Surely these are important concerns. It seems to me that conference livetweeters—yours truly included—need to get better at articulating explicit objectives and boundaries if we’re going to take these risks. So what do people say about the way they use Twitter at conferences?

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The Value of Storytelling: Recap

The Value of Storytelling: Recap

SABFAB9780615With just days left in the semester and students scrambling to finish papers and prepare for exams, I thought it would be a perfect time to reflect on an idea I raised in my first post here at The Junto. Back in September, I declared my intentions to assign the Librivox.org recording of Herman Melville’s Benito Cereno. The prospects of assigning audio content in a classroom situation seemed the ideal solution to unrealistic weekly reading word counts while doing to double duty of engaging students in early American history through storytelling. And then I got cold feet. Could I really make it mandatory for 37 students to sit back and listen to several hours worth of recordings simply for the pedagogical payoff of connecting them in a more real way to the nineteenth-century world inhabited by the slave ship Tryal and Captain Amasa Delano? As the semester wore on, and more and more students realized how long the recordings would take to listen to, my trepidation only increased. Continue reading

A Beginner’s Guide to Mapping Early America with Basic GIS

QGISOver the past couple years, friends have asked me a lot about maps and mapping software—questions I probably have no business fielding. I’m not truly formally trained in GIS, I’ve picked up a lot of things online, from books, in workshops, but mostly through trial-and-error, and half the time I still prefer to draw my maps by hand. (Yes, I like to draw.) It’s sort of like the four-eyed leading the blind.

There’s a reason, though, that my friends have few other places to turn. Workshops at universities, as well as many guides online, are still largely geared towards those working on more contemporary history, and to those looking to manipulate census and other large data sets. For those of us working on colonial America—especially those working on frontiers, borderlands, and native grounds—our materials rarely support this kind of work.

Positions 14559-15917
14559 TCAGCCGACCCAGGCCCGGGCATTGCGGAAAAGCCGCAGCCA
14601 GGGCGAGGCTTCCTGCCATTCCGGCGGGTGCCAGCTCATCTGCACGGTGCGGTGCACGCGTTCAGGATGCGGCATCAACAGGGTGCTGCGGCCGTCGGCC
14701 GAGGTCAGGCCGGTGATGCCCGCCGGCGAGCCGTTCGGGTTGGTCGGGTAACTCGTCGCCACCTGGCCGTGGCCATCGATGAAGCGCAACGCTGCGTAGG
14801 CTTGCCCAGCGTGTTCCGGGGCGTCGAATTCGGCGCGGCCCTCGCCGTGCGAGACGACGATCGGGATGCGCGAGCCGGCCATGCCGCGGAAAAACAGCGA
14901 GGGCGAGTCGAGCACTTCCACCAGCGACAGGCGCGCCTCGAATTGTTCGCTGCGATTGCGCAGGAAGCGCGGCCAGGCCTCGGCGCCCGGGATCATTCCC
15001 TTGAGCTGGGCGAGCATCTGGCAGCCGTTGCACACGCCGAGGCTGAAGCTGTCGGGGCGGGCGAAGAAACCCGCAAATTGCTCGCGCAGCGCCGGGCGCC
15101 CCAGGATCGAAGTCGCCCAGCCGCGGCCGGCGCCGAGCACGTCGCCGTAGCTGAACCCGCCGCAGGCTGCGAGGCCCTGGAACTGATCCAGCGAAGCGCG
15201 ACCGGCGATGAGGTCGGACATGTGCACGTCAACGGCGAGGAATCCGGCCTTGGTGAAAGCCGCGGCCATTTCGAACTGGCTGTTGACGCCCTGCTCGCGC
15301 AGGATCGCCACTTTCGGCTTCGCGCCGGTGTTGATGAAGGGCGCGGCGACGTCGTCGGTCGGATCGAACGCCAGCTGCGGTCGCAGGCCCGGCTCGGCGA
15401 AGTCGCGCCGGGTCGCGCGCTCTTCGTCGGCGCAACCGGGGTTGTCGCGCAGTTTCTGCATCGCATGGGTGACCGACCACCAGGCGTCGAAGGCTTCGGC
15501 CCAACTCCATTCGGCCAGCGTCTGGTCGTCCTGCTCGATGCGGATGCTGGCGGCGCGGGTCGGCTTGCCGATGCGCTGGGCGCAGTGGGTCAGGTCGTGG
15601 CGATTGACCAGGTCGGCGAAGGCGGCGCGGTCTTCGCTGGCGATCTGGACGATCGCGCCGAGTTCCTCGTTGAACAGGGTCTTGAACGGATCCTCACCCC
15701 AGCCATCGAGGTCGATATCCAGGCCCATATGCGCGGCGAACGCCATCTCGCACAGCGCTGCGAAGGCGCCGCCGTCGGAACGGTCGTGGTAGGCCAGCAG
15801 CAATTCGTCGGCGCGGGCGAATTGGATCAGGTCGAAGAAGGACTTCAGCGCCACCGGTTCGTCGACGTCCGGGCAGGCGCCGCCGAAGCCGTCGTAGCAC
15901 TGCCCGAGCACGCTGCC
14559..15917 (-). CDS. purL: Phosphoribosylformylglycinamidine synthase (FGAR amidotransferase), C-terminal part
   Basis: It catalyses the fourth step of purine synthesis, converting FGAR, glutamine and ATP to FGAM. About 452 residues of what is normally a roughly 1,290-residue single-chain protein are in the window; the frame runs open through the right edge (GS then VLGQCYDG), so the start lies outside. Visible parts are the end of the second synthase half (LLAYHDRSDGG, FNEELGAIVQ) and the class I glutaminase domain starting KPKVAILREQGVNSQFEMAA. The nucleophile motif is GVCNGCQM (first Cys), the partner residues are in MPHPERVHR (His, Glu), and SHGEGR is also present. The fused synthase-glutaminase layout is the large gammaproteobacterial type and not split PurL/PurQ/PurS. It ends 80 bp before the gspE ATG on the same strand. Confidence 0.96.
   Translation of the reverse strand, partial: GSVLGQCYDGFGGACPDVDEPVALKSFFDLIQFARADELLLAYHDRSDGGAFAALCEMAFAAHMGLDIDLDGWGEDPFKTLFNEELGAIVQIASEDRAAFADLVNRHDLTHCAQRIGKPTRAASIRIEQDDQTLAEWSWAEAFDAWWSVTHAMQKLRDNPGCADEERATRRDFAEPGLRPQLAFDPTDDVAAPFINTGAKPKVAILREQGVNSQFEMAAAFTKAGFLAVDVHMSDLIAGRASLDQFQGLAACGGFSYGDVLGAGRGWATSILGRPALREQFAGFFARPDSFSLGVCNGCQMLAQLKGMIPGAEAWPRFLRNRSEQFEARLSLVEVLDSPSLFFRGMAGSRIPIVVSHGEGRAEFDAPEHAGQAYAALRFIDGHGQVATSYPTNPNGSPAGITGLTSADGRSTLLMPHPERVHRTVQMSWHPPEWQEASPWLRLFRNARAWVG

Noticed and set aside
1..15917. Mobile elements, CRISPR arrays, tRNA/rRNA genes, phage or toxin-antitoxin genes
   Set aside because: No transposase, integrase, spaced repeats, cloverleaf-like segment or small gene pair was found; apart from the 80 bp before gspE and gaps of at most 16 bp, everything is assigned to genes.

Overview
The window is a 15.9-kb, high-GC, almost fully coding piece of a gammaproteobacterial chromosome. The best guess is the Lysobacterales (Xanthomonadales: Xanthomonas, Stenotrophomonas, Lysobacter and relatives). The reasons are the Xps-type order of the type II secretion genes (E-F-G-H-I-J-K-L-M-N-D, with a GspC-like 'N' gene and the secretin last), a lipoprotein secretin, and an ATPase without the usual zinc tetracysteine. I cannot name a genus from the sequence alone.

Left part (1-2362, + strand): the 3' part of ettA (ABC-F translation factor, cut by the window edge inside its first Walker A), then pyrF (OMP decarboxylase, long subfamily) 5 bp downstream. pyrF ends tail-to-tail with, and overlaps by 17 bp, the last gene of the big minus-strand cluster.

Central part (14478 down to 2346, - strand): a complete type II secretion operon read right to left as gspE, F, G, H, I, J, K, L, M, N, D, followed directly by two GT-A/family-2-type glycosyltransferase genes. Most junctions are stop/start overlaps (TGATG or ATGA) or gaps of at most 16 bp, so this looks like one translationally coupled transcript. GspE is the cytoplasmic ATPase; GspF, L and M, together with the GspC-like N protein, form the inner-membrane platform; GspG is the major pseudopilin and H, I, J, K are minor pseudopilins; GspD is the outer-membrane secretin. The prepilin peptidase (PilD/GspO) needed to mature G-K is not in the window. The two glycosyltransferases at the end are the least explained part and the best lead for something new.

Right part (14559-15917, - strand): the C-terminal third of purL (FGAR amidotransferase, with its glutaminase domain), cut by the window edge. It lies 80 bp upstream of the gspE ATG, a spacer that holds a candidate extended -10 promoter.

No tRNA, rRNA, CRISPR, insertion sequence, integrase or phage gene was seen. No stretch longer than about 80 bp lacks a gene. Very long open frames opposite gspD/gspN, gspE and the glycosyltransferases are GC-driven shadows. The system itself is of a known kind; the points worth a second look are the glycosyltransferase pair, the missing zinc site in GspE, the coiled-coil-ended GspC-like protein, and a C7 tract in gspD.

As I thought about my post the last couple days, I realized I wanted to write something less to those also working on spatial-intensive projects, and something more for those—like my friends—looking to find quick and simple ways to add maps to presentations and papers. In other words, those who aren’t about to download ArcGIS, run windows on their mac, enroll in a series of workshops, lose days (weeks and months) to inputting vector and raster data, and become geospatial pros. Those who are more interested in manipulating a historic map than creating a new one from historic data. Casual mappers and prospective weekend warriors of geohistorical analysis, this is for you. Continue reading

Academic Audiobooks: Or, a Thinly-Veiled Plea for Recommendations

IMG_5335Over the past few years, I’ve become (to my great surprise) an avid listener of audiobooks. What initially began as a means to keep me awake and alert during a series of near-monthly drives back and forth from Virginia to northern New Jersey has become, over time, what I prefer to listen to in almost all circumstances: on my morning run, on my daily commute, during the several short walks I take across campus throughout the week, and even occasionally at day’s end, as I lay in bed trying to unwind before falling asleep (with my headphones in, this is a far less intrusive means of me “reading” for my slumbering wife).  Continue reading